Okay so a couple of really great sites to share with you tonight.
Why you should is an offshoot of Medium.com, which is a collection of essays pertinent to modern life. I like the fact that they tell you how long a read each one is. I loved Why you should write by Drew Hoolhorst and will be copying the entire thing into my journal tonight. I hope you enjoy the site as much as I have.
… it should be enough to know that when you write something, anything, it’s like a lottery ticket. Someone could read it and could laugh uncontrollably for the best of reasons. Someone could read it and become violently angry at your view on something (or your “non-view” for that matter). Someone could read it and feel absolutely nothing.
And any one of those things is spectacular.
And then we come to Brain Pickings. This is a website that offers a weekly digest of great articles. And they recently published an article called Why I Write: George Orwell’s Four Universal Motives of Writing and Creativity by Maria Popova. Now I have read the original Orwell essay years ago but I still found this article interesting, especially because the amount of great info in the first paragraph alone will keep me copying into my journal for a week!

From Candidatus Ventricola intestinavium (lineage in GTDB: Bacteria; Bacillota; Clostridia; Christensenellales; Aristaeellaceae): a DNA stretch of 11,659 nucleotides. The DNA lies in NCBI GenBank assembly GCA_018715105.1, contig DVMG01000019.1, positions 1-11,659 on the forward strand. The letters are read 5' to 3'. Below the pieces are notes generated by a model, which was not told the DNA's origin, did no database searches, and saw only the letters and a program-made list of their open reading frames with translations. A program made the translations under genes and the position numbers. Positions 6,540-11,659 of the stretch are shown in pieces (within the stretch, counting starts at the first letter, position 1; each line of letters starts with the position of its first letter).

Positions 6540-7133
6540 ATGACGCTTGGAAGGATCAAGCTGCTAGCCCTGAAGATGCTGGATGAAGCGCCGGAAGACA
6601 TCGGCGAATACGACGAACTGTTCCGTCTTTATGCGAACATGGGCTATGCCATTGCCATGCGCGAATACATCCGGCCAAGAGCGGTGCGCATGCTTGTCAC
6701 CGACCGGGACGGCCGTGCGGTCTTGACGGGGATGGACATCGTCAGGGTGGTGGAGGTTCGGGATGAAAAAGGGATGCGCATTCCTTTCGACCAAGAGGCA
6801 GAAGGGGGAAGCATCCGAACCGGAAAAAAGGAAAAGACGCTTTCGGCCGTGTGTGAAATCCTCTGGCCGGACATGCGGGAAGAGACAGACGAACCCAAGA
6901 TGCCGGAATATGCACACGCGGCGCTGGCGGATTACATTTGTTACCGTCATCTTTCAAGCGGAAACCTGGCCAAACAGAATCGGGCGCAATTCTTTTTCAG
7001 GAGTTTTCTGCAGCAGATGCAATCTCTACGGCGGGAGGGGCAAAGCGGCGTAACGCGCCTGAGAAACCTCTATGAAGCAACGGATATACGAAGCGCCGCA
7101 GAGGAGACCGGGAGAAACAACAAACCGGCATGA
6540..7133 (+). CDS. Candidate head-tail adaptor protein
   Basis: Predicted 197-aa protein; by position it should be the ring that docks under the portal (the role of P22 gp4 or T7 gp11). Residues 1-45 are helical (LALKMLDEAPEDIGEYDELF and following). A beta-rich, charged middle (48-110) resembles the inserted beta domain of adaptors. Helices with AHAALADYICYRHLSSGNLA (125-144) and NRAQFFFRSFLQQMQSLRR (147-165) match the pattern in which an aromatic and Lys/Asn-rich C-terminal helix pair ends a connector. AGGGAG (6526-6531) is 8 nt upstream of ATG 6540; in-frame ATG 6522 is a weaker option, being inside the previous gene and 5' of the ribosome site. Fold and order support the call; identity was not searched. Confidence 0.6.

All writers are vain, selfish, and lazy, and at the very bottom of their motives there lies a mystery. Writing a book is a horrible, exhausting struggle, like a long bout of some painful illness. One would never undertake such a thing if one were not driven on by some demon whom one can neither resist nor understand. For all one knows that demon is simply the same instinct that makes a baby squall for attention. And yet it is also true that one can write nothing readable unless one constantly struggles to efface one’s own personality. Good prose is like a windowpane. I cannot say with certainty which of my motives are the strongest, but I know which of them deserve to be followed. And looking back through my work, I see that it is invariably where I lacked a POLITICAL purpose that I wrote lifeless books and was betrayed into purple passages, sentences without meaning, decorative adjectives and humbug generally.